Walton v. Neptune Technology Group, Inc. et al

Filing 34

MEMORANDUM OPINION AND ORDER, denying 20 MOTION to Recuse or Disqualify filed by Rebecca F. Walton. Signed by Hon. Chief Judge Mark E. Fuller on 4/15/09. (Attachments: # 1 civil appeals checklist)(vma, )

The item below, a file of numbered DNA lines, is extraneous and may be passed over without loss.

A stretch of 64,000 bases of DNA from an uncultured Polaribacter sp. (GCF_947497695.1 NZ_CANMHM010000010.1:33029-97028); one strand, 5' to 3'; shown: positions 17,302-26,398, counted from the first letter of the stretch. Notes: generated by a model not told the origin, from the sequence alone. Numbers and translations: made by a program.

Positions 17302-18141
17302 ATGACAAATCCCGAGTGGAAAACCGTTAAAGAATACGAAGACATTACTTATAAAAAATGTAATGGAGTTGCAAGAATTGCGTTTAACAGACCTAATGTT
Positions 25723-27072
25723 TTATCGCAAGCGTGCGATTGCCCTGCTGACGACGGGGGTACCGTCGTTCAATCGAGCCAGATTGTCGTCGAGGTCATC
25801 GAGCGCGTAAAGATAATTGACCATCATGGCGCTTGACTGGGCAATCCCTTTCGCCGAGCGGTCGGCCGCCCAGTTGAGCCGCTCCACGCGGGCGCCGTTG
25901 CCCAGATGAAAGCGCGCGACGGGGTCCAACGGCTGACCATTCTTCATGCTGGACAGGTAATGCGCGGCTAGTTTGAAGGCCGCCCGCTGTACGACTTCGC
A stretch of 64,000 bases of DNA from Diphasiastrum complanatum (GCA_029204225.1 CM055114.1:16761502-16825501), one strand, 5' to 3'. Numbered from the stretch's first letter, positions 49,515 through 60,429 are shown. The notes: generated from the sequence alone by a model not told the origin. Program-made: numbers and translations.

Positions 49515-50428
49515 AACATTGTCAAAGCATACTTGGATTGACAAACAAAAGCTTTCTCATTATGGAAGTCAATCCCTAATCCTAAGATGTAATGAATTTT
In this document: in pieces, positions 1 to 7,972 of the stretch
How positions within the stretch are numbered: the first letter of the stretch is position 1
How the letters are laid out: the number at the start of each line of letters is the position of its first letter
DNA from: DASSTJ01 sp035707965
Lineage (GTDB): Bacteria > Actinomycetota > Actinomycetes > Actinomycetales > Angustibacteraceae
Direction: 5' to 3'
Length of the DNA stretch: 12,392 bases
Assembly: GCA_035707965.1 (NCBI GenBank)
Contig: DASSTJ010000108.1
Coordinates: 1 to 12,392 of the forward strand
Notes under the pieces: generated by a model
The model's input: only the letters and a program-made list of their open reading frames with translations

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IN THE UNITED STATES DISTRICT COURT FOR T H E MIDDLE DISTRICT OF ALABAMA N O R T H E R N DIVISION R E B E C C A F. WALTON, P la in tif f , v. N E P T U N E TECHNOLOGY GROUP, IN C ., et al., D e f e n d a n ts. ) ) ) ) ) ) ) ) ) C A S E NO. 2:08-cv-0005-MEF M E M O R A N D U M OPINION AND ORDER T h is cause is before the Court on the Motion to Recuse or Disqualify (Doc. # 20) filed b y counsel for Plaintiff Rebecca F. Walton ("Walton") on March 11, 2009. For the reasons s e t forth below, the motion is due to be DENIED. PROCEDURAL BACKGROUND O n January 2, 2008, Walton filed this lawsuit against her former employer and its p a re n t company alleging various types of unlawful employment practices and acts of in te n tio n a l discrimination. Initially, Priscilla Black Duncan ("Duncan") and Alicia K. H a yn e s ("Haynes") represented Walton, but in November of 2008, Haynes sought and was g ra n te d leave to withdraw her appearance as counsel for Walton. On March 10, 2009, D e f e n d a n ts filed a motion for summary judgment. On March 11, 2009, Duncan delivered to the undersigned a letter informally re q u e s tin g that the undersigned recuse himself from this case. A copy of that letter was not provided to opposing counsel. The undersigned directed the Clerk of the Court to docket the le tte r as a Motion to Recuse or Disqualify (Doc. # 20). This letter set forth various a lle g a tio n s of a fact on which Duncan bases her contention that the undersigned should re c u s e . It was not supported by any affidavit or any other evidentiary submissions, and it did n o t contain any legal argument or citation to legal authorities. Accordingly, the Court e n te re d an Order (Doc. # 20) on March 11, 2009, requiring Duncan to file a brief in support o f her request for recusal by no later than March 18, 2009. On March 19, 2009, the day after th e deadline for submission of her brief, Duncan sought leave to file her brief in support out o f time. The Court granted this request. Duncan filed not only a brief in support of her m o tio n , but several exhibits, including an affidavit. On March 31, 2009, Defendants' counsel tim e ly filed a brief in opposition to the Motion to Recuse or Disqualify. ASSERTED FACTUAL PREDICATE O n May 17, 2005, a grand jury returned an indictment against Don Eugene Siegelman (" S ie g e lm a n " ) and Richard Scrushy ("Scrushy"). The case garnered significant publicity. S ie g e lm a n is a politician who has been elected to several prominent positions in Alabama, in c lu d in g Governor. Scrushy is a wealthy and prominent Alabama businessman. This case w a s randomly assigned to the undersigned. After a lengthy trial in 2006, a jury returned c o n v ic tio n s against Siegelman and Scrushy on a number of the criminal charges against th e m .1 Siegelman and Scrushy unsuccessfully sought relief from this verdict through a 1 The jury returned its verdict late in June of 2006. 2 variety of post-trial motions. On the eve of sentencing 2 nearly one year after the jury c o n v ic te d him, Scrushy filed a motion asking the undersigned to recuse himself from h a n d lin g that case and to grant a new trial. Scrushy argued that the fact that the undersigned h a d investment interests in a private corporation engaged in fulfilling contract work for the U n ite d States Government disqualified the undersigned from handling any cases in which th e United States was a party. The Court denied the motion to recuse. Ultimately, the E le v e n th Circuit Court of Appeals affirmed this and other rulings and affirmed all of S c ru s h y's convictions and all but one of Siegelman's convictions. Siegelman and Scrushy h a v e asked for rehearing en banc. In July of 2007, a friend asked Duncan to give legal advice and assistance to an a tto rn e y named Dana Jill Simpson ("Simpson"). Simpson has provided sworn statements to th e effect that the prosecution of Siegelman, a Democrat, was politically motivated. Simpson h a s testified that Rob Riley, the son of Alabama's current, Republican Governor Bob Riley, to ld her that the undersigned would hang Siegelman if Siegelman's case was assigned to him b e c a u s e of alleged bad feelings by the undersigned for Siegelman from events predating the u n d e rs ig n e d 's appointment to the bench. Curious about the undersigned, Simpson did some re s e a rc h . Eventually, Simpson provided some of the information she located to counsel for S c ru s h y and he used some of it in his motion seeking to have the undersigned recuse himself Scrushy filed the motion to recuse and motion for vacatur or new trial on April 18, 2 0 0 7 . Siegelman did not join in this motion. On June 28, 2007, the Court imposed sentence o n Siegelman and Scrushy after a three day sentencing hearing. 3 2 from handling the sentencing phase of the criminal matter. Simpson also testified before a C o n g re s s io n a l committee looking into the Siegelman prosecution. The Justice Department's O f f ic e of Prosecution Services has contacted Duncan regarding Simpson's information. Duncan believes, based on hearsay information from an undisclosed source, that the u n d e rs ig n e d has had conversations with a Montgomery attorney unconnected with either this c a s e or the Siegelman/Scrushy case regarding Simpson and the Siegelman/Scrushy case. Duncan asserts that she expects someone, she does not disclose which defendant, will soon s e e k another appeal of the Siegelman/Scrushy case on the basis of a contention that the u n d e rs ig n e d had animosity toward Siegelman which allegedly arose from events prior to the in d ic tm e n t of Siegelman. Duncan and Walton believe that because Simpson has investigated th e undersigned in connection with the Siegelman/Scrushy case and because Duncan has re p re se n te d Simpson in connection with that activity, the undersigned would find it im p o s sib le to be fair. Duncan admits that she waited until the case had been pending before the undersigned f o r more than a year to file her request. She argues that her client's decision to reject a s e ttle m e n t offer and proceed to trial caused her to finally make her request. DISCUSSION Pursuant to 28 U.S.C. 144 and 455(a), Walton contends that the foregoing "facts" d is q u a lif y the undersigned from serving as a judge in this matter and that the undersigned 4 should recuse himself from this case.3 Defendants disagree. They contend that the motion m u s t be denied because it is untimely and because it is not properly supported under the a p p lic a b le law. T h e two federal statutes Walton invokes govern recusal. Section 144 provides that [ w ]h e n e v e r a party to any proceeding in a district court makes and files a timely and sufficient affidavit that the judge before whom the matter is p e n d in g has a personal bias or prejudice either against him or in favor of any a d v e rs e party, such judge shall proceed no further therein, but another judge s h a ll be assigned to hear such proceeding. The affidavit shall state the facts and reasons for the belief that bias or p re ju d ic e exists, and shall be filed not less than ten days before the beginning o f the term at which the proceeding is to be heard, or good cause shown for f a ilu re to file it within such time. A party may file only one such affidavit in a n y case. It shall be accompanied by a certificate of counsel of record stating th a t it has been made in good faith. 28 U.S.C. 144 (emphasis supplied). Section 455(a) adds the following: "[a]ny justice, ju d g e , or magistrate judge of the United States shall disqualify himself in any proceeding in w h ic h his impartiality might reasonably be questioned." 28 U.S.C. 455(a).4 Section 455(a) p ro v id e s that a judge should disqualify himself when there is an appearance of impropriety. United States v. Patti, 337 F.3d 1317, 1321 (11th Cir. 2003), cert. denied, 540 U.S. 1149 (2 0 0 4 ). "The very purpose of 455(a) is to promote confidence in the judiciary by avoiding 3 Walton actually misidentifies the legal basis for her motion. She invokes 28 U.S.C. 41, a statute which has to do with the number and composition of circuits in this country. The language she quotes, however, is actually found at 28 U.S.C. 144, which addresses bias o r prejudice of a judge. Despite this typographical error, the Court addresses Walton's m o tio n as being predicated on the two statutes she appears to have intended to cite. 28 U.S.C. 455(b) sets forth five other specific circumstances in which a judge s h o u ld recuse, but Walton only invokes 455(a) in her brief in support of her motion. 5 4 even the appearance of impropriety whenever possible." Liljeberg v. Health Servs. A c q u is itio n Corp., 486 U.S. 847, 865 (1988). Thus, the standard of review for a 455(a) m o tio n "is whether an objective, disinterested, lay observer fully informed of the facts u n d e rlyi n g the grounds on which recusal was sought would entertain a significant doubt a b o u t the judge's impartiality," Parker v. Connors Steel Co., 855 F.2d 1510, 1524 (11th Cir. 1 9 8 8 ),5 cert. denied, 490 U.S. 1066 (1989), and any doubts must be resolved in favor of re c u s a l, United States v. Kelly, 888 F.2d 732, 744 (11th Cir. 1989). "The decision whether a judge's impartiality can `reasonably be questioned' is to be made in light of the facts as th e y exist[], and not as they [are] surmised or reported." Cheney v. U.S. Dist. Ct. for Dist. o f Columbia, 541 U.S. 913, 914 (2004) (quoting Microsoft Corp. v. United States, 530 U.S. 1 3 0 1 , 1302 (2000)). Moreover, "a judge, having been assigned to a case, should not recuse h im s e lf on unsupported, irrational, or highly tenuous speculation." United States v. G r e e n o u g h , 782 F.2d 1556, 1558 (11th Cir.), reh'g denied by, 788 F.2d 1570 (11th Cir. 1 9 8 6 ). The first task for this Court is to determine whether Walton's motion and supporting a f f id a v it were timely filed. Because of the possibility of substantial abuse, courts demand s tric t compliance with the procedural requirements of 144, including the requirement that a motion to disqualify be timely. In re Martinez-Catala, 129 F.3d 213, 218 (1st Cir. 1997). Accord, Thomas v. Tenneco Packaging Co., Inc., 293 F.3d 1306, 1329 (11th Cir. 2 0 0 2 ) (The standard is "whether an objective, fully informed lay observer would entertain s ig n if ic a n t doubt about the judge's impartiality.") 6 5 See also, United States v. Womack, 454 F.2d 1337 (5th Cir. 1972), 6 cert. denied, 414 U.S. 1 0 2 5 (1973); Andrews, Mosburg, Davis, Elam, Legg & Bixler, Inc. v. General Ins. Co. of A m ., 418 F. Supp. 304 (W.D. Okla. 1976); United States v. Hall, 424 F. Supp. 508, 534 (W .D . Okla. 1975), aff'd 536 F.2d 313 (10th Cir.), cert. denied, 429 U.S. 919 (1976). Of c o u rs e , the requirement of 144 that a motion and affidavit "be filed not less than ten days b e f o re the beginning of the term at which the proceeding is to be heard" is no longer a p p lic a b le due to the abolition of set terms of court. However, the provision has been in te rp re te d to mean that disqualification must be sought promptly upon first learning of the a ll e g e d facts giving rise to the claim of judicial bias. See Green v. Dorrell, 969 F.2d 915, 9 1 9 (10th Cir. 1992), cert. denied, 507 U.S. 940 (1993). The same policy considerations have led courts to require that motions brought under 455 also be filed in a timely manner, notwithstanding the lack of a specific statutory p ro v is io n . "All the circuits that have considered the question ... agree that a party may not h o ld back `a recusal application as a fall-back position in the event of adverse rulings on p e n d in g matters.'" Recusal, Analysis of Case Law Under 28 U.S.C. 455 & 144, Federal J u d ic ia l Center (2002) (quoting In re IBM Corp., 45 F.3d 641, 643 (2nd Cir. 1995)) (other c ita tio n s omitted). As with motions brought under 144, motions to disqualify pursuant to 455 must be brought "at the earliest moment after obtaining knowledge of facts In Bonner v. City of Prichard, Ala., 661 F.2d 1206, 1209 (11 th Cir. Nov. 3, 1981) (e n banc), the Eleventh Circuit adopted as binding precedent all Fifth Circuit decisions h a n d e d down prior to the close of business on September 30, 1981. 7 6 demonstrating the basis for such a claim." Travelers Ins. Co. v. Liljeberg Enters., Inc., 38 F .3 d 1404, 1410 (5th Cir. 1994); see also U.S. v. Slay, 714 F.2d 1093, 1094 (11th Cir.1983), c e r t. denied, 464 U.S. 1050 (1984). Indeed, the Eleventh Circuit Court of Appeals has re c e n tly addressed the requirement that such motions be timely made. See, United States v. S ie g e lm a n , ___ F.3d___, 2009 WL 564659 (11th Cir. Mar. 6, 2009) (holding that a motion f o r recusal was properly denied because it was not timely made). It explained that A motion for recusal based upon the appearance of partiality must be timely m a d e when the facts upon which it relies are known. The untimeliness of such a motion is itself a basis upon which to deny it. Phillips v. Amoco Oil Co., 799 F .2 d 1464, 1472 (11th Cir. 1986). The rule has been applied when the facts u p o n which the motion relies are public knowledge, even if the movant does n o t know them. National Auto Brokers Corp. v. General Motors Corp., 572 F .2 d 953, 957-59 (2nd Cir. 1978). The purpose of the rule is to "conserve ju d ic ia l resources and prevent a litigant from waiting until an adverse decision h a s been handed down before moving to disqualify the judge." Summers v. S in g le ta r y , 119 F.3d 917, 921 (11th Cir. 1997). S ie g e lm a n , 2009 WL 564659 at *26. In this case, it is clear that prior to filing this lawsuit, Walton's attorney was aware of m o s t, if not all, of the "facts" on which the informal ex parte request to recuse or disqualify w a s based. Nevertheless, Walton's counsel failed to raise this issue until the case had been p e n d in g for more than a year. She waited until after the undersigned had entered two d if f e re n t scheduling orders setting trial dates and had ruled upon a request for extension of th e trial setting based upon delays in discovery. She waited until after she had an opportunity to review the nature of the motion for summary judgment filed by Defendants and until her c lie n t decided to reject a settlement offer. Such a strategic decision to delay is inexcusable. 8 Based on the binding precedent from the Eleventh Circuit Court of Appeals, the Court finds th a t the motion is due to be DENIED as untimely made. Even assuming arguendo that Walton had timely brought this motion, it is still due to be denied because it lacks substantive merit. Duncan claims bias towards her and not to w a r d Walton or any other party to this action. The claimed bias arises for Duncan's re p re se n ta tio n of people wholly uninvolved with this action. Moreover, the undersigned has n o financial or other personal interest in the actions of any of Duncan's clients. Counsel for D e f e n d a n ts have cogently summarized the applicable law on this issue. The key c o n s id e ra tio n is demonstrated biased against a party, rather than imagined bias against an a tto rn e y. See, e.g., Diversified Numismatics, Inc. v. City of Orlando, Fla., 949 F.2d 382 (1 1 th Cir. 1991); Davis v. Board of Sch. Comm'rs of Mobile County, 517 F.2d 1044 (5th Cir. 1 9 7 5 ), cert. denied, 425 U.S. 944 (1976); United States v. State of Alabama, 582 F. Supp. 1 1 9 7 (N.D. Ala. 1984). Furthermore, the Court is satisfied that no objective, fully informed la y observer would entertain significant doubt about the undersigned's impartiality based on th e record presented. Thus the evidentiary submissions7 and legal argument offered in s u p p o rt of the motion are legally deficient. Accordingly, the motion is due to be DENIED. Walton has not submitted an affidavit in support of her motion. Rather the motion is merely supported by an affidavit from Duncan. 9 7 CONCLUSION T h e undersigned can and will be fair to all parties in this case. Recusal is not w a rra n te d under the applicable law. For the foregoing reasons, it is hereby ORDERED that th e Motion to Recuse or Disqualify (Doc. # 20) filed by counsel for Walton on March 11, 2 0 0 9 is DENIED. D O N E this the 15th day of April, 2009. /s/ Mark E. Fuller CHIEF UNITED STATES DISTRICT JUDGE 10